In 1877 twelve state-sponsored Chinese graduates left China to study the intellectual and technological basis of British naval power. Having already learnt European languages working in Fuzhou’s progressive dockyard, they were able to study seamanship, ship building and navigation at the Royal Naval College at Greenwich. This marked the start of academic and naval exchanges between China and Britain. Some brilliant graduates went on to reform education, medicine, and the military and naval academies in China. Given their superior linguistic skills, they also had a professional advantage at a time when the Qing government was forced to adopt new forms of international diplomacy. Subsequently Chinese students also studied the arts and humanities and left a rich resource that helps chart Chinese impressions of London and the UK.

1877-01-02 16:14:38

Chinese Legation in London, under minister Guo Sontao 郭嵩燾任命為中國駐英使臣

The first Chinese government minister Guo Songtao (1818-1891) visited Britain and established diplomatic relations between the UK and China for the first time in modern times. He set up a Chinese legation in London and took up residence in the court of King James for one year before he went on to France to open diplomatic relations with Paris.

1879-01-01 13:17:30

The Sacred Books of China published in England 《中國經典》出版

James Legge, the missionary translator published the Sacred Books of China as part of the 50 volume Oxford University Press Sacred Books of the East collection Legge went on to be first professor of Chinese at Oxford University.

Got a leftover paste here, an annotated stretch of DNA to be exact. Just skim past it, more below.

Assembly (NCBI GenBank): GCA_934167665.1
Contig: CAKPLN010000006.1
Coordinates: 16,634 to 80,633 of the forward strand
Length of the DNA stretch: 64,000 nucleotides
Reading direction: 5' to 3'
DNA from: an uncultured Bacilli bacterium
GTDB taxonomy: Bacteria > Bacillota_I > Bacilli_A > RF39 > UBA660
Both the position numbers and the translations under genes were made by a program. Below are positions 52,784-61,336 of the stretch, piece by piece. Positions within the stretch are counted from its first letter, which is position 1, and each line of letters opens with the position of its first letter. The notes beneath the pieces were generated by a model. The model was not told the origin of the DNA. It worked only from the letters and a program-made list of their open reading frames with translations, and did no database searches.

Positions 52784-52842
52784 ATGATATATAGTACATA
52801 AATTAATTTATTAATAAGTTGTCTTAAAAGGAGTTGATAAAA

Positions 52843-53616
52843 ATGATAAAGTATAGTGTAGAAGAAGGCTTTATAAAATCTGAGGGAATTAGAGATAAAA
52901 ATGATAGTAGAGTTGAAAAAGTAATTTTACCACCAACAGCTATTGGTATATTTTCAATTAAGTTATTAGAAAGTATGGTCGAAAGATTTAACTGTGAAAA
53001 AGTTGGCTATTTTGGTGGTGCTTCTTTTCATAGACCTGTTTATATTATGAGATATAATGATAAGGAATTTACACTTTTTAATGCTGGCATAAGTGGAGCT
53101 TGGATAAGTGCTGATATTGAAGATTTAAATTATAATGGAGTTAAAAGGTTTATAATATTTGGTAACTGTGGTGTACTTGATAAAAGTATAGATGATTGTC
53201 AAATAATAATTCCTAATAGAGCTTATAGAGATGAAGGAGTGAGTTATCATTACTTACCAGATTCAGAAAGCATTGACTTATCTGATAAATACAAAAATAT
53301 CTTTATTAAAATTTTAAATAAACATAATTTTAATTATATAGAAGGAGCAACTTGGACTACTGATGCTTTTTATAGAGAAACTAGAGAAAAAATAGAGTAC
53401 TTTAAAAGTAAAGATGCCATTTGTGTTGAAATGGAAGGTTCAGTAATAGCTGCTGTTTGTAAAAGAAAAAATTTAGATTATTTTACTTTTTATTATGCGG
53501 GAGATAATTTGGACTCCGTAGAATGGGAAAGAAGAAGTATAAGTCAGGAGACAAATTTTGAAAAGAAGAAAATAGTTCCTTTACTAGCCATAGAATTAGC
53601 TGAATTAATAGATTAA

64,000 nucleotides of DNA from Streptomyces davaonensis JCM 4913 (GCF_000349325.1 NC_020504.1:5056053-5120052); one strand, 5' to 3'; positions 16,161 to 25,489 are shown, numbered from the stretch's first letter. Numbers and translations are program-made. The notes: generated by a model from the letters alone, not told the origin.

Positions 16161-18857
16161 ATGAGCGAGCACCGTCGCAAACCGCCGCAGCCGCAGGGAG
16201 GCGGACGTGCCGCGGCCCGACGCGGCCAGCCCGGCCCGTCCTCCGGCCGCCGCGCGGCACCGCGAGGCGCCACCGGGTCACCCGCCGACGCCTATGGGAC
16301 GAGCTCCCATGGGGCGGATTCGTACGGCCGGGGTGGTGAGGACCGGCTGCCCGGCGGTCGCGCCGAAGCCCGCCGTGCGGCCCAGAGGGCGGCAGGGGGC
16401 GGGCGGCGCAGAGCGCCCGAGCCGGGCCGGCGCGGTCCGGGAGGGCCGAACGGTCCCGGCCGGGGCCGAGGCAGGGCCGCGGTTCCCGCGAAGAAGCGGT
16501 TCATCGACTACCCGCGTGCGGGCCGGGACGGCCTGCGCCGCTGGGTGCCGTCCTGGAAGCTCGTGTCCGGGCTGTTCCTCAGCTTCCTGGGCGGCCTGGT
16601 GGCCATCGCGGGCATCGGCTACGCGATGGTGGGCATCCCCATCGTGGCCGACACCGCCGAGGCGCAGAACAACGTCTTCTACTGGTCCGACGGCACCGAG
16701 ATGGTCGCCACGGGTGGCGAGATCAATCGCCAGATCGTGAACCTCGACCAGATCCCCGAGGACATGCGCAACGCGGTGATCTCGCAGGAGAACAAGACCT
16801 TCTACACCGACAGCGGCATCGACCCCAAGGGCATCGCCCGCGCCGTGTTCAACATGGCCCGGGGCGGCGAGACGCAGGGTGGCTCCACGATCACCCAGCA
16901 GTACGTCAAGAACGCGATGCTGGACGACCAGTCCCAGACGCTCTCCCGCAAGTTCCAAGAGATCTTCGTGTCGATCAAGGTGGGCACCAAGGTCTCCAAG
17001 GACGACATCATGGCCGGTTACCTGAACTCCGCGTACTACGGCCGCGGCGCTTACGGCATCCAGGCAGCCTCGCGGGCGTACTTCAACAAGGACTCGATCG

1880-01-01 11:07:08

Chinatown develops in London's Limehouse 萊姆豪斯,倫敦的唐人街

London's first Chinatown emerged in the last decades of the nineteenth century around the docklands area of Limehouse in London where many Chinese seamen had settled. By 1890 two distinct communities existed in London: one around Pennyfields, Amoy Place and Ming Street where mainly Shanghainese Chinese settled; the other around Gill Street and Limehouse Causeway mainly populated by Chinese from Canton and Southern China. Limehouse continued to be an important area of settlement for Chinese seamen and other migrants until after the Second World War. Many grocery stores and eating houses existed there near the docks. They catered mostly to the local Chinese seamen and there was no evidence they were patronized by Western customers.

1880-01-01 19:06:15

Chinese Freemasons Hall established in Liverpool 華人組織洪門在利物浦成立

The Chinese Freemasons Hall was established in Cleveland Square, an area near the docks in Liverpool where many seamen settled. Known as Che Kung Tong the organisation had links with the Republican movement in China and is connected with similar societies all around the world. In 1947 after their premises in Pitt Street had been destroyed during the Second World War Chinese seamen raised funds for Che Kung Tong to purchase a new premises on Nelson Street. Today the organisation still holds gatherings and celebrations for the Chinese community.

1884-01-01 03:07:33

Chinese Laundry opens in Newington 華人洗衣店的開張

There were reports of a Chinese Laundry opened in Newington, London.

1884-01-02 03:07:33

Chinese food served at the Health Exhibition 在英國的健康展覽會上首次供應中餐

Chinese food was introduced to Britain for the first time at the International Health Exhibition held in South Kensington in London. At the exhibition the Chinese Restaurant was an extremely popular attraction. It was organised by Sir Robert Hart, of the Chinese Maritime Customs who recruited chefs from Beijing and Guangzhou to cook an elaborate menu including Bird's Nest Soup and Lotus Seeds.